After industry-wide scrutiny of the overhaul of the current home health prospective payment system, the proposed home health groupings model (HHGM) has resurfaced in an updated form—the Patient-Driven Groupings Model (PDGM).
No doubt, the proposed PDGM rule is now the most significant transformation looming over the home health industry since 2000. Not only does it substantially change episode timing, but it also focuses on transitioning to a value-based payment system. As this proposed rule continues to take shape, it is important for home health agencies to understand the shift from volume to value.
What do you need to know about the new payment model?
Key Elements of 2020 New Payment Model
- 30-day payment periods
- No reliance on therapy. Therapy thresholds are removed.
- Case mix adjustment model with 432 payment groups using measures such as “early” or “late” time period; institutional or community referrals; comorbidity adjustment
- Behavioral adjustment to base rates to account for diagnosis coding and visit volume changes (-6.42%)
- Budget neutral rate setting except for behavioral adjustment (combined the proposed 30-day payment unit increases from the 2017 HHGM proposal at just over $1600)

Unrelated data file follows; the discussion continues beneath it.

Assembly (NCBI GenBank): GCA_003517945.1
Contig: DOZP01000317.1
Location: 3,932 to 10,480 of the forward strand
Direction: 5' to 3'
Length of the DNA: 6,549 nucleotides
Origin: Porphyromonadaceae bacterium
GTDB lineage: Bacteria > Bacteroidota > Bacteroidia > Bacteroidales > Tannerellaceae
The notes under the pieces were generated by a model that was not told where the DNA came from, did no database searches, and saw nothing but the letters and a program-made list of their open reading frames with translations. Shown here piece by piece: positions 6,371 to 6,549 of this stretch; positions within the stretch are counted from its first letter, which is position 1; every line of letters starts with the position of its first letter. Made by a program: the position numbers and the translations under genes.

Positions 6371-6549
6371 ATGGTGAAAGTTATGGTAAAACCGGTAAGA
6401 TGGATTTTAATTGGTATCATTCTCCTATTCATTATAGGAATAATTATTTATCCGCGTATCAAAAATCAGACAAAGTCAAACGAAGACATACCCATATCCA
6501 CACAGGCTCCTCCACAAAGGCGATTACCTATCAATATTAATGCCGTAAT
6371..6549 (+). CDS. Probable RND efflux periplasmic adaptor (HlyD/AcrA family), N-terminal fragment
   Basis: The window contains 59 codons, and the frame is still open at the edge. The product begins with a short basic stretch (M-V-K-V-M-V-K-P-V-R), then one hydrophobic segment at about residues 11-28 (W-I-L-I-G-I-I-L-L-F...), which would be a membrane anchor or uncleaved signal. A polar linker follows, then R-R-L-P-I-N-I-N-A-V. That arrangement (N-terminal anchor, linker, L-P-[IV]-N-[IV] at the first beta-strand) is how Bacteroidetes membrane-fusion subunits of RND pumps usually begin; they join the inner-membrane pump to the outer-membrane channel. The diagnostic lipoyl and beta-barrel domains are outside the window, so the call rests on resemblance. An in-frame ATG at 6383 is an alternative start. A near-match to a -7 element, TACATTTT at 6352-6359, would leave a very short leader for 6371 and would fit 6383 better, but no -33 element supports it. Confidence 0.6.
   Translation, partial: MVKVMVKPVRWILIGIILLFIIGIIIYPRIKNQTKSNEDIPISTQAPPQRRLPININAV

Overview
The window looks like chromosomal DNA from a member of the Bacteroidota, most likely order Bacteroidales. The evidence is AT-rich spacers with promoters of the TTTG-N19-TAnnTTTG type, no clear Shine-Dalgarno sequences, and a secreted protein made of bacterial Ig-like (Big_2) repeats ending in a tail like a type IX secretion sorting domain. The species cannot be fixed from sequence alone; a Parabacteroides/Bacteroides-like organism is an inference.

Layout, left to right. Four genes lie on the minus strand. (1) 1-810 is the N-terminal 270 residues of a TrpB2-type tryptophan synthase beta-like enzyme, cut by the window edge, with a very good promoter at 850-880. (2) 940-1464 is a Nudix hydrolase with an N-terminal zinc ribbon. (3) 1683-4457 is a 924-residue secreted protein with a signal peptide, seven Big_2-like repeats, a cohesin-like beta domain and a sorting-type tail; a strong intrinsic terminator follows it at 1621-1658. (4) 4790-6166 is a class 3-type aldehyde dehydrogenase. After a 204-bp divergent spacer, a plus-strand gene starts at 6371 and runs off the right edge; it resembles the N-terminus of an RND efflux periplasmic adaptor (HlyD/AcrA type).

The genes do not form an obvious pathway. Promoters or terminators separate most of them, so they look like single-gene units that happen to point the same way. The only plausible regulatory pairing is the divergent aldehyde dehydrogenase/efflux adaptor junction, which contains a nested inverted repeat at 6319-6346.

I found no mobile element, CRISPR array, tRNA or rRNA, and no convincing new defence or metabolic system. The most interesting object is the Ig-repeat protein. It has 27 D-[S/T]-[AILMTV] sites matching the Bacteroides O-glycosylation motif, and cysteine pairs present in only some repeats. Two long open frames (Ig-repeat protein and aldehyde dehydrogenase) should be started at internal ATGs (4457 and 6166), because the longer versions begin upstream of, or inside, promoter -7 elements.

- 30-day LUPA ranging from 2-7 visits depending on case mix category
Here’s what our advocating partner organization, National Association for Home Care and Hospice (NAHC), is saying about PDGM:
In the 600-page proposed regulation, it appears that the 2020 model is a modestly adjusted and “warmed-over” version of the highly criticized Home Health Groupings Model re-labeled as the Patient-Driven Groupings Model. Many of the same weaknesses present in HHGM exist in this new version.
NAHC remains very concerned that the new model still includes a significant “behavioral adjustment” based on assumptions that would trigger a 6.42% reduction in base payment rates. Many of these assumptions are driven by CMS’s design with unnecessary changes to the current model. We do not want to prematurely judge the 2020 version of payment reform as it is complex, detailed, and will require deep analysis. However, we are concerned that CMS may have been relegated to using too much from its HHGM design because CMS is pressed by a deadline. We hope that Congress can recognize the value of providing a more flexible timeframe to CMS.
We are thoroughly reviewing the proposed rule and conferring with our industry partners. McBee will continue to advocate for fair home health industry regulations. Stay connected with us to remain up-to-date, so you have the insights needed to understand the proposed PDGM.